Review: Colasoft Capsa network analyzer

Next Story

Allegedly: Apple tries to put gag order on man over exploded iPod touch

matrix-view2
Chances are, if you’re in charge of supporting a network of any size, you’ll need to look at the actual packets that are passing back and forth across that network. Whether it’s to see whether a specific machine is sending or receiving packets as it should, or you want to see the contents of the packets themselves, you’ll need to break out a packet sniffer. There are lots of packet sniffers out there, with lots of different features and lots of different pricing models. Today we’ll look at Colasoft’s Capsa network analyzer.

At first blush, Capsa is like just about any other packet capture program available. It puts the network card into promiscuous mode and records all the packets it sees on the wire. Running counts are displayed showing information about the various packets on the network. As you can see in the image below, I captured almost 2000 packets in a minute and a half. No physical errors were seen, but 130 802.3 errors were recorded. Farther down you can also see a distribution of packet sizes.

capsa01

One of the things I found immediately useful with Capsa is the Diagnosis tab. Capsa pays attention to more than just plain old packet details. As you can see, Capsa identified slow ACKs, fast retransmissions, and more.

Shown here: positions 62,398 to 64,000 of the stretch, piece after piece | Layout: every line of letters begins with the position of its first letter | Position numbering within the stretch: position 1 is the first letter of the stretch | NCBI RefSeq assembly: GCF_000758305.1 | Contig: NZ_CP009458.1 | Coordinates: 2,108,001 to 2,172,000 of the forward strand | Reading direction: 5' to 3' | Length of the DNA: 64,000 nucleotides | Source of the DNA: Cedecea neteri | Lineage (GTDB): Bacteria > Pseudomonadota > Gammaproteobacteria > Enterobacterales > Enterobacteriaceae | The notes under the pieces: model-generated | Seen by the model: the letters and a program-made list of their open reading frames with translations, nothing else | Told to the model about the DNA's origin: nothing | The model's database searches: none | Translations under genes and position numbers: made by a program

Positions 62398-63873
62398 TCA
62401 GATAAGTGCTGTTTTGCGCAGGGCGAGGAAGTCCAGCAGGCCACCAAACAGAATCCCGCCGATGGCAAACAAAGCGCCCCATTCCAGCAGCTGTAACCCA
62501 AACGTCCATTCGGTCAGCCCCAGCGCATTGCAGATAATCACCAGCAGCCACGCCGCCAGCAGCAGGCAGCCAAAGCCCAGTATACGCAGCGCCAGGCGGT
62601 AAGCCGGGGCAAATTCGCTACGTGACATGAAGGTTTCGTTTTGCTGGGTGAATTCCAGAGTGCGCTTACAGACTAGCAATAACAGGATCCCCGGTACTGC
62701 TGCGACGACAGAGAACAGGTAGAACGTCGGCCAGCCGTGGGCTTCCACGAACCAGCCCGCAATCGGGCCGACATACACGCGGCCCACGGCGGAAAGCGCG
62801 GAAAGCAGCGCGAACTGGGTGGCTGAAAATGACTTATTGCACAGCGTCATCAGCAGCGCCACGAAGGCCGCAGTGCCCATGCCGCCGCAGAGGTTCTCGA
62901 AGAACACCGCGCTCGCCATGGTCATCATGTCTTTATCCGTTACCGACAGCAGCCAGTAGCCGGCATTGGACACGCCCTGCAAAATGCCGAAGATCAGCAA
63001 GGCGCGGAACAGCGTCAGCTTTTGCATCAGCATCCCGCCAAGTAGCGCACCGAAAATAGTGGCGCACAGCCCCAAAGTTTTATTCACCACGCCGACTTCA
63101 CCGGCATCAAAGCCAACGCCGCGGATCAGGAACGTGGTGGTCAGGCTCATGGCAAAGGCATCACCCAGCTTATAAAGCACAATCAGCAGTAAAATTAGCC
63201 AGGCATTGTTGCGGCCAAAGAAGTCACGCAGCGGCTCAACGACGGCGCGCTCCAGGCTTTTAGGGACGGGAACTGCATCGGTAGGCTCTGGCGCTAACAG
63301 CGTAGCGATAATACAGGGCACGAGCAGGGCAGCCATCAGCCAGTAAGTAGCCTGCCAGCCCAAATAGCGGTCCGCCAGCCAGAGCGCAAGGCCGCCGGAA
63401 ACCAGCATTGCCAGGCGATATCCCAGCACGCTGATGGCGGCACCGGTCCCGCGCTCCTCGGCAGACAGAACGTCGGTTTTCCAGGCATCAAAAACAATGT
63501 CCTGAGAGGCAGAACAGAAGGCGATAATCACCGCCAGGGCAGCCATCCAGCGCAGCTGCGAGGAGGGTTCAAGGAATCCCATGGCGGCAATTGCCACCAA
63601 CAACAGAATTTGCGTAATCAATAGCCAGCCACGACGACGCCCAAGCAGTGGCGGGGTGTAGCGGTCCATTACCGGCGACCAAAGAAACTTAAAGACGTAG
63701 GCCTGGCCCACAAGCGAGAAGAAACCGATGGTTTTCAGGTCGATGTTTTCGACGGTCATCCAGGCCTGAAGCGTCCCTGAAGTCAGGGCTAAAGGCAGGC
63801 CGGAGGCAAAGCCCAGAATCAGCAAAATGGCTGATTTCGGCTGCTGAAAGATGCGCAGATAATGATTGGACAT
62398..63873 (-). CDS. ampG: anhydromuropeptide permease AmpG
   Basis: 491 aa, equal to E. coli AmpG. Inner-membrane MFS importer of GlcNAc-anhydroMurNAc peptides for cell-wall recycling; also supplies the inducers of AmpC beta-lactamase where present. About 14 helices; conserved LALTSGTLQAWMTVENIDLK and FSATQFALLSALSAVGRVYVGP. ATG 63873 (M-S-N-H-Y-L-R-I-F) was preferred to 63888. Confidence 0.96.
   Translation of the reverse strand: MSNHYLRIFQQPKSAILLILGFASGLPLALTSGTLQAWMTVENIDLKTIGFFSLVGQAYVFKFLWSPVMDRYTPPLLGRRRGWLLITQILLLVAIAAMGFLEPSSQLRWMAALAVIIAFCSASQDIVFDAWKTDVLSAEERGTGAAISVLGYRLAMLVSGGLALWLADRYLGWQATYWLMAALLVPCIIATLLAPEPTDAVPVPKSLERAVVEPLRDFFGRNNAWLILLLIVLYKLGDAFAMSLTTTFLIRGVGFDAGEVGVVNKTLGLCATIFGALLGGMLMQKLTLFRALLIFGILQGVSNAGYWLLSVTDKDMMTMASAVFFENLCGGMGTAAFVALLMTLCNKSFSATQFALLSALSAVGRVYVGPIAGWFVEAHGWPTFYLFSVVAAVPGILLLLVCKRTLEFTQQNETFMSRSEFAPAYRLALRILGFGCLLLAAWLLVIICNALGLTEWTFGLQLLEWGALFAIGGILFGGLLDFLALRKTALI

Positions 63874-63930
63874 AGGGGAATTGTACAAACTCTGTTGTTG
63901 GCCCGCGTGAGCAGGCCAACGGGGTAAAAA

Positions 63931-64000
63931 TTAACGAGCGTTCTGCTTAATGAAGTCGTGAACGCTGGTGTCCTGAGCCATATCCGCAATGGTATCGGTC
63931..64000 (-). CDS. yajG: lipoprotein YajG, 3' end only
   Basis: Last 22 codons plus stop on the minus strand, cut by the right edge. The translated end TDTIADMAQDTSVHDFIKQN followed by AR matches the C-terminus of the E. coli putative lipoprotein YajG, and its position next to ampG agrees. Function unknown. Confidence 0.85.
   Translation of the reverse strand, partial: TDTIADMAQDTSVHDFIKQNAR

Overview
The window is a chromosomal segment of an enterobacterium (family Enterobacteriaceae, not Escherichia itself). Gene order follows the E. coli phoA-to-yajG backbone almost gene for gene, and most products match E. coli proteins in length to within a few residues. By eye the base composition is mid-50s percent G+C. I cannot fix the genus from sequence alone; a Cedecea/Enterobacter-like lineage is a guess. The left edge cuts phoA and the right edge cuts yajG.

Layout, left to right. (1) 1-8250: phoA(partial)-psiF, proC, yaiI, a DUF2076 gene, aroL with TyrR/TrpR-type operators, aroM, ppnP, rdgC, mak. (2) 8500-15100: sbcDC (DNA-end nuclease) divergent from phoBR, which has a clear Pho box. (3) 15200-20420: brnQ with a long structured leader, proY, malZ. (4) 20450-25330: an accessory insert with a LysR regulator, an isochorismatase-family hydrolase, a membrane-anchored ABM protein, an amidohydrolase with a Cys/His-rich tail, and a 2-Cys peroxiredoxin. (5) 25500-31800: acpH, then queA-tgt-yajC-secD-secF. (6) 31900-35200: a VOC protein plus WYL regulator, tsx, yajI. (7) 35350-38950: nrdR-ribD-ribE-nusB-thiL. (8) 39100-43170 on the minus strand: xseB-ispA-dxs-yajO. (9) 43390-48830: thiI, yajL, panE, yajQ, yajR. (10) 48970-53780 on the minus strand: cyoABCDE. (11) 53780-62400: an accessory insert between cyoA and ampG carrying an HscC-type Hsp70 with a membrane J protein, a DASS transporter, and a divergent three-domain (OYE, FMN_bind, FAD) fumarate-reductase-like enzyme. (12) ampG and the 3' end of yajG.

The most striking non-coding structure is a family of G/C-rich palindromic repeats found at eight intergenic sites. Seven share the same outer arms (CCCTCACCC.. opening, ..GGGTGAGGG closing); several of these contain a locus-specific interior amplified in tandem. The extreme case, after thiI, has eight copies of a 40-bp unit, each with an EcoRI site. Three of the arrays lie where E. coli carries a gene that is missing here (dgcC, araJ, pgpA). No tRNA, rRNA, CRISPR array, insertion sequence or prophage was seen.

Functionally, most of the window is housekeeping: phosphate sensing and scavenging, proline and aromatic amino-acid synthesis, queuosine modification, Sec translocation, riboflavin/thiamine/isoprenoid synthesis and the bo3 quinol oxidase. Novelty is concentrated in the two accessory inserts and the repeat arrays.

capsa02

Without a doubt, Capsa is a user-friendly program. Even if you don’t know much about the IP stack, you can learn a lot about what’s happening on your network with Capsa. It presents data in a very easy-to-read way. The Graphs tab shows some great visualizations of various network statistics. Such graphs are always appreciated by pointy haired bosses.

capsa03

Want a breakdown of all the traffic flowing across your network? Check out the Protocols tab to see a breakdown of traffic types on your network.

capsa04

The question I had when using Capsa was: Why would I pay cash money for it, when I can use Wireshark for free? I suppose there are still business entities out there that don’t truly understand — or trust — free software. Such companies would prefer the warm and fuzzy feeling they get knowing that there’s some commercial support behind the products they use, rather than a bunch of long-haired Linux-loving commie weirdos.

The real benefit to Capsa, from my point of view, is the user interface. It presents the data in an extremely easy-to-read way, such that you don’t need to be a hard-core network engineer to see what’s happening. So for a couple hundred bucks, even an entry level tech can reasonably understand what’s going through your network. And as previously noted, the pretty graphs will make managers happy.

Wireshark can do pretty much everything that Capsa does, but the interface isn’t as slick. Below are a few Wireshark screenshots, demonstrating some of the differences. There’s not a one-to-one comparison for each of them, obviously. Also, accessing some of this information is not as easy in Wireshark as in Capsa. For example, the packet breakdown is only available in the Advanced Info report in Wireshark, rather than a top-level tab.

wireshark01wireshark02

wireshark03wireshark04

Bottom Line: If you don’t want to become a network engineer, but want to get a better understanding of what’s happening on your network, Colasoft’s Capsa network analyzer is a pretty good choice.

blog comments powered by Disqus